The Big Picture in Waitress

On February 2, I saw Waitress.  And it really should come with a viewer discretion is advised warning.  At least then I’d know what I was getting into.

I had a panic attack because Jenna’s relationship with Earl was eerily familiar; it was basically the marital version of my relationship with my mother.  All of the signs of abuse were there:  physical violence, financial control, and verbal abuse are just a few.

Even though it was hard to watch – it was an out-of-body experience wherein I found myself thinking “What the fuck am I watching?” – I freaking love it because I can relate to Jenna. Other reviews, however, only mention the abuse in passing when they talk about how great the show is.  Don’t get me wrong, it is great, but I’m here to unpack the pervasive theme of an abusive relationship.  Let’s analyze some songs, shall we?

From the get-go, the audience knows something is off about Jenna’s relationship with Earl, because in a normal, healthy relationship, Jenna would be excited to find out she’s pregnant.  We only begin to see the true extent of the abuse during “You Will Still Be Mine”.

Remember my clean shave

Back in our old days?

We were just kids

I had my six string

And you had your own thing

Though, I don’t remember what it is

Earl wants to reminisce about the beginning of their relationship.  The truth is, he doesn’t care enough about her to remember what she cares about, and he’s only focused on himself:

Man, what a whirlwind

So much is happening

And mostly to me

We’ve come such a long way

No turning back now, babe

You’re my family

In fact, during the scene, Earl tells Jenna, “You better not love that baby more than me”.  Earl can tell Jenna “You’re my family” all he wants, but it’s not about loving her.  It’s about control.  He thinks just because they’re married, she can’t leave and he should be the most important thing in her life.

My mother is like this as well.  She’s jealous of my friends because I go to them for advice.  Once, when I mentioned how important Emily Blunt is to me, she said “Moms are more important”, which doesn’t even make much sense.  While Emily Blunt isn’t my mother, she does have two girls of her own.

“Bad Idea” is another song that really struck a cord with me.

Heart, stop racing

Let’s face it, making mistakes like this

Will make worse what was already pretty bad

Mind, stop running

It’s time we just let this thing go

It was a pretty good, bad idea

Wasn’t it, though?

I feel like my whole life is one giant bad idea.  My mother doesn’t have a nice thing to say about anything I choose to do.  Sometimes, you gotta double down on what makes you feel good.  I knew taking on the Spanish minor was a risk, because I was burned out.  I didn’t recognize it at the time, but I knew something was wrong.  However, I also knew Spanish was the thing that made me feel better, so I couldn’t give it up.

“She Used to be Mine”

I’d write about specific lyrics, but I can’t choose.  This song hits me with a ton of bricks.  It’s about Jenna remembering who she is and trying to get back to that confident place.  In college, I knew who I was.  I found myself.  My whole self.  Everything felt right, despite the mistakes I’d made along the way.  Since I’ve been home, I’ve had to fight every day to hang onto the shreds of dignity I still have.

Even though it was hard to watch, I’ve been able to process all of this, and I really appreciate Waitress.  Because it showed me that there’s a light at the end of the tunnel. Jenna found her way out, and so will I. In fact, later that same week, I got a job. Things are definitely looking up.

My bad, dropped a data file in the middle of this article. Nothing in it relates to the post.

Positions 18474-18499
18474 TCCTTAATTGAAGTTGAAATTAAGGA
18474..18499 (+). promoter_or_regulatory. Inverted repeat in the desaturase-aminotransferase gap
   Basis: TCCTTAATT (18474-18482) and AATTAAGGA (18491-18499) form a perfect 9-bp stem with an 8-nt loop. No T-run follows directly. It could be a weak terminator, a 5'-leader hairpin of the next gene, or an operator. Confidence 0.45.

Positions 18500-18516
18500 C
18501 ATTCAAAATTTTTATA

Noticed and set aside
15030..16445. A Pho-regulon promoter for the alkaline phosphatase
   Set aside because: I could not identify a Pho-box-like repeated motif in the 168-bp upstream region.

The Band’s Visit

The Band’s Visit is definitely underrated. It’s fairly new – the Broadway Cast Recording was released in 2017 – but it’s not very well known, even though it won the 2018 Tony Award for best musical.

Set in Israel in 1996, The Band’s Visit is

a delightfully offbeat story, set in a town that’s way off the beaten path, a band of musicians arrive lost, out of the blue. Under the spell of the desert sky, and with beautiful music perfuming the air, the band brings the town to life in unexpected and tantalizing ways.

Because the majority of the story takes place in the small town of Bet Hatikva, the set wasn’t elaborate, nor did it need to be. The main set pieces rotated around a single turntable. However, what this play lacked in set decorations, it more than made up for with its story and characters.

In a word, the characters were captivating. Not to mention hilarious. Probably the most interesting person, though, was Dina played by Bligh Voth. She’s the owner of a small café in the town. When the band first arrived, she didn’t really want to have anything to do with them, nor they with her. As the play, progresses, however, she opens up to the band’s leader, Tewfiq (played by Sasson Gabay), about her life. The common denominator was “Telephone Guy”. That’s actually the character’s name. He was in almost every scene, standing at a payphone, waiting for his girlfriend to call. What was really cool, though, was that the characters occasionally spoke Hebrew. Obviously, there’s no subtitles, but the audience is able to get the gist of it.

The music was another interesting aspect of this play. The members of the band were off to the side in every scene, actually playing their instruments. It would be interesting to find out how much of their music was supplemented by the orchestra.

Another thing that was different about this play was it didn’t have an intermission. It’s about 100 minutes long, and it went by really fast. Time flies when you’re having fun, right?



Last night, Motown: The Musical was in town. Newport News, to be specific.


Les Misérables

Sunday – January 28 – was amazing.  Because Les Misérables was amazing.